CINCINNATI -- Retired federal Judge Nathaniel Jones, a pivotal figure in the civil rights movement, collapsed Wednesday morning after an hour-and-a-half panel discussion at the 107th annual NAACP Convention.
Medical staff at the Duke Energy Convention Center checked out the 90-year-old Jones; he was overheated and a bit dehydrated, his assistant, Becky Bomkamp, said.
Jones, along with several other experienced judges, had been speaking about the role courts play in the fight for civil rights.
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Bomkamp said Jones is back to his normal activities and will be in attendance Wednesday night to be honored with the NAACP's Spingarn Medal for his work advancing civil rights. It is the organization's highest honor. Other recipients of the award have included U.S. Supreme Court Justice Thurgood Marshall, the Rev. Dr. Martin Luther King, Jr., Rosa Parks, Hank Aaron, the Rev. Jesse Jackson and Oprah Winfrey.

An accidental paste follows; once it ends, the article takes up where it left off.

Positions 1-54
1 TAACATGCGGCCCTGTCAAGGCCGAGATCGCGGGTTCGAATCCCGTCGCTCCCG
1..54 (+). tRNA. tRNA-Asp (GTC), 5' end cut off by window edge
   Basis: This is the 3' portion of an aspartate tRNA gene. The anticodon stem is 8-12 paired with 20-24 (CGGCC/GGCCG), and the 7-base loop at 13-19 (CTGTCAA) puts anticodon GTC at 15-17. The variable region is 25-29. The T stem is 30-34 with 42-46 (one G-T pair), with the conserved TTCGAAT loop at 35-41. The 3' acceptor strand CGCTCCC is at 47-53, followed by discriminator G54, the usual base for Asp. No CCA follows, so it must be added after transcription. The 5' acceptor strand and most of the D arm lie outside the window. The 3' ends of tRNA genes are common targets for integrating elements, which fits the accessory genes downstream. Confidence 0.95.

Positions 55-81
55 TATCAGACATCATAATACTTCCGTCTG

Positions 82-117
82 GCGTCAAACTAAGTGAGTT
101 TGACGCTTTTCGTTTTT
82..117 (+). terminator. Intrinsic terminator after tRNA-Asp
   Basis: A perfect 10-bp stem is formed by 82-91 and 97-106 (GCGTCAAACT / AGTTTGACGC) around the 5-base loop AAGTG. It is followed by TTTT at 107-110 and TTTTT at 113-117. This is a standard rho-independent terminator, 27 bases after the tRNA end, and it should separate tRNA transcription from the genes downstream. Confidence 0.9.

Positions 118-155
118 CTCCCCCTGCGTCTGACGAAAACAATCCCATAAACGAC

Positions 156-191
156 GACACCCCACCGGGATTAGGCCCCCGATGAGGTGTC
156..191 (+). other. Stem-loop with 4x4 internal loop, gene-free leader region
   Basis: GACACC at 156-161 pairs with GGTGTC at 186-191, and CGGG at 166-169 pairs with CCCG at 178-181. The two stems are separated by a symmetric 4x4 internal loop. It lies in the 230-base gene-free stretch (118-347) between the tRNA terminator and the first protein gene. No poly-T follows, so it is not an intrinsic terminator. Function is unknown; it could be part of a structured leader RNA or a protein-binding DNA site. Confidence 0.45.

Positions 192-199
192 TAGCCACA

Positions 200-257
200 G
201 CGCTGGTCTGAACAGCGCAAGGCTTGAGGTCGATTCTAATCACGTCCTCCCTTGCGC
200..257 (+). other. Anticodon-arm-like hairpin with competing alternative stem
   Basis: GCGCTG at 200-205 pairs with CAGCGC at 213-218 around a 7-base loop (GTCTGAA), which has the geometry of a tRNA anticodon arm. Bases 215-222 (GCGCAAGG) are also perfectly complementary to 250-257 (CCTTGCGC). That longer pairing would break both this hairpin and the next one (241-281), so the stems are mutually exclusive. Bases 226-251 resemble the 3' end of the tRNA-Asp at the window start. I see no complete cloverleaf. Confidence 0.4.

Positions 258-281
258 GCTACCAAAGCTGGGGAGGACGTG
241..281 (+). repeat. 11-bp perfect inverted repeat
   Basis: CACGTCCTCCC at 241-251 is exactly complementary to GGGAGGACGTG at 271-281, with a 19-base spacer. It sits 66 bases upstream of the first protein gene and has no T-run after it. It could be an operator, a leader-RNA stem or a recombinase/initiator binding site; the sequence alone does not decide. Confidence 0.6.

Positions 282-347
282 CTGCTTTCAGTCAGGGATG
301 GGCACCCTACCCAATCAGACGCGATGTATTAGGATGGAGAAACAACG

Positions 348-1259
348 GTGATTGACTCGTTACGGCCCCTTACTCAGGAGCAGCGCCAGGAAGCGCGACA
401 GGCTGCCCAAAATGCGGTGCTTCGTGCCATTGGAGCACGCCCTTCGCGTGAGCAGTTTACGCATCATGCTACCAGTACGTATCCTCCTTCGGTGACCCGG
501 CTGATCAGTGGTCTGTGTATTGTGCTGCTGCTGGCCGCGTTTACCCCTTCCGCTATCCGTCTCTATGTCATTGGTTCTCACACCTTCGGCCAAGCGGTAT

Here in Cincinnati, Jones is best known for the more than two decades he spent as a judge on the U.S. Court of Appeals for the Sixth Circuit. Former President Jimmy Carter nominated him to the bench, and Jones served from 1979 until he retired in 2002.